Michael is the original Oracle Press author and a frequent blogger for Database Trends and Applications, and has written numerous articles and books.
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In the dedication, one of the authors remarks that "the process of writing a book is long and arduous"; and I imagine it must be, with so many authors.
It doesn't take very long for the plan to unravel.
The section on storage tells us that powers of two are used for counting storage, stressing that disk sizes are always powers of two with a table and a "Mastery Check" quiz question at the end of the chapter: "Why are storage factors in the computer industry expressed as a factor of 2 and not the more common 10"? Of course, these aren't factors of two and ten; they're powers of two and ten. And what disk drive vendor uses powers of two? They all use powers of ten; a 250 gigabyte drive really has 250,000,000,000 bytes of storage, which is only 232 gibibytes.
For some reason, the first chapter introduces some data types. Gems like "VARCHAR: Same as VARCHAR2, although its use is not recommended" can't be classified as explanations. Between the discussion of character data types and numeric data types appears a note telling us that "all user-defined names used for just about anything in the Oracle database are limited to no more than 30 characters". I doubt it's clear to the neophyte reader that the limit being expressed is about identifiers, not the limits in storable data -- but the position of this sidebar makes its scope confusing to the reader. I believe this poor organization is a symptom of the communal approach to writing a book, and the symptoms are acute throughout the volume.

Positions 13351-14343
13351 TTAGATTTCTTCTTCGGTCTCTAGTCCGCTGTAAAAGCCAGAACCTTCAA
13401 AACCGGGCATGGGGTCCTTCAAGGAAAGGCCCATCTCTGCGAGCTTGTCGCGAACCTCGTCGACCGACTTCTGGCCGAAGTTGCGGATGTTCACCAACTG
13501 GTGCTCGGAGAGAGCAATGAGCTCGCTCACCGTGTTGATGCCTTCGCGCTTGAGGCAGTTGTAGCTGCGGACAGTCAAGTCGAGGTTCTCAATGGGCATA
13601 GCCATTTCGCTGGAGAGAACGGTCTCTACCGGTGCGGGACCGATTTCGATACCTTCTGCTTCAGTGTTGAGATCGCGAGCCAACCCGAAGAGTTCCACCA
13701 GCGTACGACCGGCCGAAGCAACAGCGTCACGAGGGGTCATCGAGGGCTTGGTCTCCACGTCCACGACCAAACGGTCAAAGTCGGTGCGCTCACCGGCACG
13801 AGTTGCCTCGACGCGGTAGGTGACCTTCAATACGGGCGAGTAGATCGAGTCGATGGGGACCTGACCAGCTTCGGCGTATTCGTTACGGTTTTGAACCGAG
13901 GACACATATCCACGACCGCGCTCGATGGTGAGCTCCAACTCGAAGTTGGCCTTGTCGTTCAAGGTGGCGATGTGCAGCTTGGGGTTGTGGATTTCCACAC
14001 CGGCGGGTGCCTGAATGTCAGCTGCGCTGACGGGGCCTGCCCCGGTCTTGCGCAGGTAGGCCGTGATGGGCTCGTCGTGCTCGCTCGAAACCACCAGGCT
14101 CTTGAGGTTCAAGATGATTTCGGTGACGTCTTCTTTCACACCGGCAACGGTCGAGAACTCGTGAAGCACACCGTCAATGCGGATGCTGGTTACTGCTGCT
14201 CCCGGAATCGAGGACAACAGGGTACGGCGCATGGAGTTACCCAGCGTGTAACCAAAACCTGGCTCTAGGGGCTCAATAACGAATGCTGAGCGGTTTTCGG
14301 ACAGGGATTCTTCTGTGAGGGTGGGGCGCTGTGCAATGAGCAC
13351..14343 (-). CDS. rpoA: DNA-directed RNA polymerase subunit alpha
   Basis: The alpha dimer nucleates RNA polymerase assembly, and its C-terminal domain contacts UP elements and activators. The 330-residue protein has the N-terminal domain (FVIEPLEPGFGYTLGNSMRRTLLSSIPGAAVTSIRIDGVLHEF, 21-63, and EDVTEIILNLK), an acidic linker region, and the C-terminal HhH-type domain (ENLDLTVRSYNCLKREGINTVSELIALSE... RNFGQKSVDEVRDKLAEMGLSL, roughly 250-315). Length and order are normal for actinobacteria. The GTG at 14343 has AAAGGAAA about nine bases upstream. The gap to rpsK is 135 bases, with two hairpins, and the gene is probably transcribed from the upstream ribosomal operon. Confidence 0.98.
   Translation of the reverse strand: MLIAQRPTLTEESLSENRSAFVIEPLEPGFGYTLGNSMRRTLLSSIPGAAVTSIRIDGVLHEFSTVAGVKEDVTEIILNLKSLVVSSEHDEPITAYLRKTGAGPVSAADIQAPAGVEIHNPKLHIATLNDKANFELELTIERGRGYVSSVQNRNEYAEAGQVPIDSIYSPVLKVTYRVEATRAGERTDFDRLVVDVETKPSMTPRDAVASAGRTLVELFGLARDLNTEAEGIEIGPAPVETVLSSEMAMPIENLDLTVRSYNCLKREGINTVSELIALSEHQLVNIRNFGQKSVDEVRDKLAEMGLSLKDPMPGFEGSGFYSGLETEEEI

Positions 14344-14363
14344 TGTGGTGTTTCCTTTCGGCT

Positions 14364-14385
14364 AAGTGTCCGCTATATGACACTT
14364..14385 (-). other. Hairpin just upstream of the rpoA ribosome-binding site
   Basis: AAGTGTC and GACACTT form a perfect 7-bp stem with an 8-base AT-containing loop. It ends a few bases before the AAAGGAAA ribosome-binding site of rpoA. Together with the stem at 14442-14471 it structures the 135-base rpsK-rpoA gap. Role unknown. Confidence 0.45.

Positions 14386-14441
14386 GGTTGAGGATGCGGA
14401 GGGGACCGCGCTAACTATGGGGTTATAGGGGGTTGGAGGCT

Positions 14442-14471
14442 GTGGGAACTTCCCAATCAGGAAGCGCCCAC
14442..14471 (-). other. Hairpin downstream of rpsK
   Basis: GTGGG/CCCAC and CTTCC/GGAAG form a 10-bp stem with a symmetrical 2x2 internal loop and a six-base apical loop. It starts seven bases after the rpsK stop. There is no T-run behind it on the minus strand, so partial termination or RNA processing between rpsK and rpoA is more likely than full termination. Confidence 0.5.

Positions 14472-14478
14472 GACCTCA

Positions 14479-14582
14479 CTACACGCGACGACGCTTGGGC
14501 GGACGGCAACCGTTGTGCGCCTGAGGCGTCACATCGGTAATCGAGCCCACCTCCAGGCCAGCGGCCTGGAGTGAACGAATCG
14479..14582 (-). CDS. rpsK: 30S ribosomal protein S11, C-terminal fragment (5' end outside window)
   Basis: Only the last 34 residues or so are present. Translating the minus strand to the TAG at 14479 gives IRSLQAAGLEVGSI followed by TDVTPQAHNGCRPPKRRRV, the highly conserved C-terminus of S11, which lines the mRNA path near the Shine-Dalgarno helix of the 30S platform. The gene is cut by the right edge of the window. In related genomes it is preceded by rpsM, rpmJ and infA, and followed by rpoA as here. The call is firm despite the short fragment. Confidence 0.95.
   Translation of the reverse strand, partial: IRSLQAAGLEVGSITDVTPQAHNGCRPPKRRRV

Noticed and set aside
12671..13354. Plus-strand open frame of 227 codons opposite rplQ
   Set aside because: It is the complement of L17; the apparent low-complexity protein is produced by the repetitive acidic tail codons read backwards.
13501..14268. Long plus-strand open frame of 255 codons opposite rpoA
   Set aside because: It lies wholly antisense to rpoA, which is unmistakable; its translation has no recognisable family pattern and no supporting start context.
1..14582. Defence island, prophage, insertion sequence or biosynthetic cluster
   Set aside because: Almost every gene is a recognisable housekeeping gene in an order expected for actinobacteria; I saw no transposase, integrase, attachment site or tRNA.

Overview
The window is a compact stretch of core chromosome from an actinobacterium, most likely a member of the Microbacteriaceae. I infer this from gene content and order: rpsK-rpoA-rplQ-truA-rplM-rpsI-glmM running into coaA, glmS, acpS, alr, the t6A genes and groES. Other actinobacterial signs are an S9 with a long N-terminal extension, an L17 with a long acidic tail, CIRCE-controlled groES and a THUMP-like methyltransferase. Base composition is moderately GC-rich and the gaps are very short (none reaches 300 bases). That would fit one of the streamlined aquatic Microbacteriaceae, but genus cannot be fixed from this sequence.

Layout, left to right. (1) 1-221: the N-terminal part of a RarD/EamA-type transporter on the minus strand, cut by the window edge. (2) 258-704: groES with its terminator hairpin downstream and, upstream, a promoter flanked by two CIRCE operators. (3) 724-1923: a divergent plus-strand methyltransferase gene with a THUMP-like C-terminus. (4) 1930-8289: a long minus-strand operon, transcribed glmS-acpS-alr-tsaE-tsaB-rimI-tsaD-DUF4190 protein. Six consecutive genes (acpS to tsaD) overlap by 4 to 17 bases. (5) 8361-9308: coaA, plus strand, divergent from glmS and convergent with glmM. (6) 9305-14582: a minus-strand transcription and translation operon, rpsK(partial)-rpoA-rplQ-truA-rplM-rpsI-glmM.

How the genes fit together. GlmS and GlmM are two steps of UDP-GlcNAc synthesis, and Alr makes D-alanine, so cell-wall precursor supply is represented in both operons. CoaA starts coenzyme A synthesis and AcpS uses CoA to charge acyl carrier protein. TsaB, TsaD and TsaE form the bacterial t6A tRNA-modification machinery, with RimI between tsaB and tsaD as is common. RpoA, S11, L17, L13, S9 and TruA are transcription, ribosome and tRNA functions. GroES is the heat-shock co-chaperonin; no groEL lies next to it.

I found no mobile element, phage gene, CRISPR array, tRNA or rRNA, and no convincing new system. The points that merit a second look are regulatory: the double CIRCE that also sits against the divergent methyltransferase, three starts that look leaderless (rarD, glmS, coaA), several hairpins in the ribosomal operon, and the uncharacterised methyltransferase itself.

A superficial discussion of Oracle's shared memory setup is punctuated by the assertion that "it would be impossible to get into the details of each of these components", an un-qualified assertion that's profoundly disappointing for a book that purports to teach me "professional"-level management of the system in question. Is the information in question truly un-knowable?
Most descriptions of any advanced topics are like that memory management section in Chapter 1; two options are described, one is identified as the default, and no description of the tradeoffs of the two are offered. Others are like the discussion of pluggable database -- they're identified as, well, pluggable, but there's absolutely no advice given about their practical or appropriate application. Superficial descriptions aren't a path to professional-level understanding.
Readers leave Chapter 1 without a sound understanding of the difference between processes and files; memory and data; databases and instances. While the authors stab at the content, they never make a killing stroke.
The installing chapter provides a walk through of the GUI-based Oracle installer. As is consistent for the title, it provides no description of the detailed options or how they might be appropriate. There's no discussion of managing storage, splitting drives or volumes appropriate, or planning for growth. Notably lacking are any troubleshooting steps or security guidelines, of paramount importance to the "professional" DBA.
Inexplicably, the book provides chapters on SQL and PL/SQL programming; topics worthy of their own books, and covered with more depth, clarity, and accuracy in almost any such title.